Exposure to pesticides at work is linked to an increased risk of developing COPD, a large UK population-based study has suggested.
Using data from the UK Biobank cohort study, researchers investigated the lifetime job histories of about 100,000 people from the general population and found a cumulative exposure to pesticides was associated with an increased risk of COPD, with positive exposure-response trends.
Ever being exposed to pesticides at work was associated with a 13% increased risk of developing COPD, while high cumulative exposure to pesticides was linked with a 32% increased risk of COPD, according to the study published in Thorax.
The association remained after researchers factored in simultaneous exposure to other agents and in sub-analyses in people without asthma and who had never smoked.
‘The unique large sample, and the confirmation of our results in sensitivity analyses, in particular in never smokers, support the validity of these findings and deserve further investigation,’ the authors said.
‘Future studies focused on evaluating the effect of specific types of pesticides on chronic airway obstruction are warranted in order to inform focused workplace preventive strategies and avoid the associated COPD burden.’
Strengths of the study included its sample size, which researchers believed was larger than any previous study on lifetime occupations and COPD risk in the general population.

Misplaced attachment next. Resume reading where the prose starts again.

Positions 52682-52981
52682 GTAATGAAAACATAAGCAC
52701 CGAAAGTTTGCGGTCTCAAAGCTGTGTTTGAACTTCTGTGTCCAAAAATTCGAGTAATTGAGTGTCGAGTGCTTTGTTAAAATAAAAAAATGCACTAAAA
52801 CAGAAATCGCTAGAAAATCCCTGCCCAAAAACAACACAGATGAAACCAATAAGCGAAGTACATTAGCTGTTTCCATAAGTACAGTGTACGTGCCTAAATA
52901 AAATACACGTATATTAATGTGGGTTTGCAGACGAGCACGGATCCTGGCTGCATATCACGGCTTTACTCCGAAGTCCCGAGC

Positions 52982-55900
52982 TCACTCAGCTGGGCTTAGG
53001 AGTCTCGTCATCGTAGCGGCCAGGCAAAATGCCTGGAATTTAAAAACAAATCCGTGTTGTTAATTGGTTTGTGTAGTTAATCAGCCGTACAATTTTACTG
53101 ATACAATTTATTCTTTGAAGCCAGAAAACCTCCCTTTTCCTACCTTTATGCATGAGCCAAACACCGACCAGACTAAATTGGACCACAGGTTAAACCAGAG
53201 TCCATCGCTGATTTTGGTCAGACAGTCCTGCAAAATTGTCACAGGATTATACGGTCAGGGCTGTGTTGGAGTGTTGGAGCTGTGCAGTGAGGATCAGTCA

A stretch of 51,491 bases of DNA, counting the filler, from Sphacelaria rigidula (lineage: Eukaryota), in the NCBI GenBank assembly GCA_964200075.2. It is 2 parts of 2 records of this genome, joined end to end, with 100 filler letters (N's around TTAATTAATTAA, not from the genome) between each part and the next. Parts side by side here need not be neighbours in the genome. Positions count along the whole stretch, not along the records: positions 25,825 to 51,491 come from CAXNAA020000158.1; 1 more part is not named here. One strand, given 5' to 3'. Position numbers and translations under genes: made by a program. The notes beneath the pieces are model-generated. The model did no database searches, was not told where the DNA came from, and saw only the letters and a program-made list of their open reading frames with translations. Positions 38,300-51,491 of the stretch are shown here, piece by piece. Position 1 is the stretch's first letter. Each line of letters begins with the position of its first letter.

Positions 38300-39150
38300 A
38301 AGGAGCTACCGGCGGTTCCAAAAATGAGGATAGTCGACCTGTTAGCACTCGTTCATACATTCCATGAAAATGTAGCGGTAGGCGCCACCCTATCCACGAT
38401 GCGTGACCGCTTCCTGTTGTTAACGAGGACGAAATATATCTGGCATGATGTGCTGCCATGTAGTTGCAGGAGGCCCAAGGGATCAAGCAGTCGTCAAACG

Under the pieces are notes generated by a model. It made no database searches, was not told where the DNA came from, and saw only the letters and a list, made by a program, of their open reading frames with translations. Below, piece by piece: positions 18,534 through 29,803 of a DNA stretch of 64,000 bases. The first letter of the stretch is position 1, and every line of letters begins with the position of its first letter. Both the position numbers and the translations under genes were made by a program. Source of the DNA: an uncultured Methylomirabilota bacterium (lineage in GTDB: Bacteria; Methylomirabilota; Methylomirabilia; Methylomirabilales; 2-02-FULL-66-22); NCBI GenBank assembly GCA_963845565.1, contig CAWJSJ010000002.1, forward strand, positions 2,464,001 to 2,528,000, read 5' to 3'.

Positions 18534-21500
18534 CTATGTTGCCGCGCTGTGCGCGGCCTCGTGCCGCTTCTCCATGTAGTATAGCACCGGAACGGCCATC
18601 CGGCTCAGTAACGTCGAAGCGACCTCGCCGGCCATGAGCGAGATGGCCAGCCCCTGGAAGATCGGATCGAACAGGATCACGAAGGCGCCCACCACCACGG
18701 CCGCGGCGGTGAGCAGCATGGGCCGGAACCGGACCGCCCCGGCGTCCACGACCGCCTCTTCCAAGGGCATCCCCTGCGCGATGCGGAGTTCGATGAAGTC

Among the study’s limitations, the researchers noted it hadn’t been possible to identify specific pesticide subtypes responsible for the observed increased COPD risk.
‘Occupational exposures are important, preventable causes of COPD, and it has been recently estimated that about 14% of cases are work-related,’ the authors said.
‘Identification of specific occupations and the underlying exposures associated with increased risk of COPD is key to preventing the associated public health burden, both in terms of morbidity and mortality and to focus on preventive strategies.’
A relatively small percentage of cohort members were exposed to pesticides (4.2% among COPD cases and 3.5% among people without COPD).
Most people had been exposed to only low levels in their lifetime career, the study authors noted. No significantly increased risk of COPD was observed for any of the other agents, such as metals, included in the study analysis.
The findings were consistent with a previous study from the same research team where analysing the lifetime job histories of UK Biobank participants they found people who had identified as a gardener, groundsman and park keeper or with a role in agriculture and fishing occupations not classified elsewhere were among the occupations at highest risk of COPD.